Syria my heart is bleeding for you

28 April 2013
Ben Pentreath

I spent the afternoon in the garden, doing simple things. I cut some hazel rods for the broad beans, and earthed up and planted potatoes. It was a chill, grey day in Dorset. Spring arrives, then eludes us. I had other things on my mind. With the news, that I read today, of the destruction this week of the beautiful minaret of the Umayyad Mosque in Aleppo, my thoughts turned yet again to Syria, and I am so sad I can’t bear it.

When I was just out of University, a friend and I travelled across Greece and then south through Turkey. In ancient Antioch, modern-day Antakya, I said good bye to Sophie, who was heading back home, and I made my way south into Syria. I was full of trepidation yet found myself in the happiest, most beautiful country that I’d visited in a very long time. There’s something about travelling alone. It’s impossible not to meet people. I’ve never had a kinder welcome anywhere in my life.

It’s a long time ago now, back in the summer of 1994. To be honest the regime was fairly grim even in those days; Hafez al-Assad’s government was deeply repressive, the atrocities of his suppression of the 1982 Muslim Brotherhood uprising in Hama not far from the surface just 12 years later. (Incidentally, the site of the mass burial of the estimated 25,000 people who died there was sold to the Hilton Group, in case you ever had the misfortune to stay there).  Years later I couldn’t believe, in New York, just a few days after 9/11, reading an op-ed in the Times about how firm, how excellent, Assad had been in stamping out so thoroughly this proto-arising of Al Qaeda. Strange how politics works in a city then reeling and still smoke-filled from that dreadful day.

I will never forget the sight of young school children dressed in military uniform everywhere, at once bizarre and chilling, and a sense of forboding that would grab you from time to time. In those days of course, Bashir al-Assad was nowhere to be seen. The heir elect had been his elder brother Bassel, whose image, like the father’s, was still ubiquitous, unavoidable. But Bassel had died in an accident driving himself to the airport early one morning six months earlier.

It was a curious thing travelling through a country where you couldn’t buy Coca-Cola – the only place in the world I’ve ever been where the familiar logo could not be seen or found. I admit, I liked that. And, well: I loved Syria—the ancient, crowded bazaar in Aleppo; the deserted ruins of Aphamia, even more beautiful than incredible Palmrya; the extraordinary Crac des Chevaliers; dreamy, wonderful Damascus, the oldest continuously inhabited city in the world.

I’ve just spent an afternoon digging out old photos of Syria. My diary’s in London, so I haven’t had the pleasure of curling up and reading that too, but even these little photographs bring back floods of memories.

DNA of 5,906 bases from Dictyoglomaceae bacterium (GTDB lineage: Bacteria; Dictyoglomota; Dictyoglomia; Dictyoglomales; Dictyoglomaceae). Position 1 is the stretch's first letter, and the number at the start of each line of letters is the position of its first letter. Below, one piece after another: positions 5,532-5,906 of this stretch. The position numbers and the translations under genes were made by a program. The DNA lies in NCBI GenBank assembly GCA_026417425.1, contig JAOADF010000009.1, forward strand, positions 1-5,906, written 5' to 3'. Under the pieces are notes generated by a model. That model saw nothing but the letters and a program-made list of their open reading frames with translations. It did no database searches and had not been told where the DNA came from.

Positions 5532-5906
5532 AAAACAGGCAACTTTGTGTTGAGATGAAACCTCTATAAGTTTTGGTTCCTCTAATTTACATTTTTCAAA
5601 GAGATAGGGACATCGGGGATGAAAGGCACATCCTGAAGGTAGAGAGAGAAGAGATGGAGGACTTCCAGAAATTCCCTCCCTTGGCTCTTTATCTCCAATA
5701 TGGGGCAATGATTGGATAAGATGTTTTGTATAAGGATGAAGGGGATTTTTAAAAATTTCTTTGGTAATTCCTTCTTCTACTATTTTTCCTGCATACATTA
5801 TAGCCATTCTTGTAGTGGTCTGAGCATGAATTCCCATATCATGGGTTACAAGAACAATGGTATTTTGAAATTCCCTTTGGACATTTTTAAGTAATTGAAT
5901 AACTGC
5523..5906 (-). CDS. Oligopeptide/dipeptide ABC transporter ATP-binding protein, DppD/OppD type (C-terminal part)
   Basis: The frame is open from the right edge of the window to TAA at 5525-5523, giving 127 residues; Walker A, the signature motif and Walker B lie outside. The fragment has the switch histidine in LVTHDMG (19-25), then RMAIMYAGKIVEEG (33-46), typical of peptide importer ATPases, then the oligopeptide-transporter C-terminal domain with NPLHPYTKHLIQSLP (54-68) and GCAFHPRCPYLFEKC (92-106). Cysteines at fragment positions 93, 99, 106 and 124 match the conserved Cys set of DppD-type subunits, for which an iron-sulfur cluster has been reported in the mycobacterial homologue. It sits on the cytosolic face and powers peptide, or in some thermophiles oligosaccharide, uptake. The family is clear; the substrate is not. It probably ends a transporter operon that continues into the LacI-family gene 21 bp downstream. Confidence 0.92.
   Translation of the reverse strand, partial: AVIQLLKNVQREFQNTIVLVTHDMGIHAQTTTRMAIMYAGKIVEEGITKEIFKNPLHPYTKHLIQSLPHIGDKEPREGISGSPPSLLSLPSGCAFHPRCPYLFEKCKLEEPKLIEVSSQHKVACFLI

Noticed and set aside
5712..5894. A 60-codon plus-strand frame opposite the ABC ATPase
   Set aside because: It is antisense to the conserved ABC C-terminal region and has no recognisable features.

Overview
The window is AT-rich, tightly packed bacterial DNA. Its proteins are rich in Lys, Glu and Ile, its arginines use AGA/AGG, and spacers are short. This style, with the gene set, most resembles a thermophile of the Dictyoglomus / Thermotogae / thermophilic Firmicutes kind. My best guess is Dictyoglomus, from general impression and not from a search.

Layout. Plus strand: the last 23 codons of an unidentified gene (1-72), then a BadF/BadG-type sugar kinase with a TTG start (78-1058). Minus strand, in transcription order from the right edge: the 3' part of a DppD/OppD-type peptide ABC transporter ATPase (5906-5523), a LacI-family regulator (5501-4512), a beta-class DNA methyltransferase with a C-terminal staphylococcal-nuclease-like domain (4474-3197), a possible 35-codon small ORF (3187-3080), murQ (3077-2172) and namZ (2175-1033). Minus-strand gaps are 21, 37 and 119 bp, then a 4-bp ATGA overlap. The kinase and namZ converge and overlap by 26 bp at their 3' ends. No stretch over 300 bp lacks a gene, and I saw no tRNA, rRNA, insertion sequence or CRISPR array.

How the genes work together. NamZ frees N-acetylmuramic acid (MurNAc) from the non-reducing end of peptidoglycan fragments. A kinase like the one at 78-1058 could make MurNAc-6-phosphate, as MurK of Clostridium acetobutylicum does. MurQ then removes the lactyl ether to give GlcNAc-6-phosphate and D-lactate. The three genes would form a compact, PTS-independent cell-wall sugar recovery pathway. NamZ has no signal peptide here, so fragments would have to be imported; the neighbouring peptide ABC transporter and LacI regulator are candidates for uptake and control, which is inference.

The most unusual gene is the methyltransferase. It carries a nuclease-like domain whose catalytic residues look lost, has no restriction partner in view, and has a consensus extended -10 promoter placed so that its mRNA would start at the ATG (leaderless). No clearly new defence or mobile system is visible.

The Baron Hotel in Aleppo, where I couldn’t afford to stay but had many happy evenings

Aleppo I love you


Meeting the tent arabs was like stepping back to a different era. I can hardly believe I took this photograph; it belongs to another life.

I can’t explain the sensation of being completely alone in the great ruined city of Palmyra as dusk softly fell and the moon rose and thunderstorms flashed way in the distance across the desert

Palmyra, too, has been shelled and is on the brink of destruction by the Assad government forces.

The backstreets of Damascus

and back in Aleppo

Where are you now?

I didn’t have a lot of time to draw on that trip

A good way of making conversation (their photo is up top)

At Palmyra

Damascus: the Blue Mosque – one of the most serene buildings I have visited in my life

I know, I know, that buildings are nothing compared with the destruction of life and liberty in Syria right now. And yet there is something emblematic about the collapse of a civilisation that is embodied in its buildings as much as the pain of its people.

Syria, I don’t know what the answer is. But my heart is bleeding for you.

20 comments on this post

I appreciate your beautiful post and I too feel the loss of Syria in this most appalling of wars. Civilians have paid the biggest price and the people who once lived together. If this was a revolution then it was quickly infiltrated by people who had no knowledge of Syria. I doubt we shall ever witness the country as a multi faith country again as it has been taken to pieces by extremists on both sides. If only there had been the will to provide a feasible alternative in the beginning.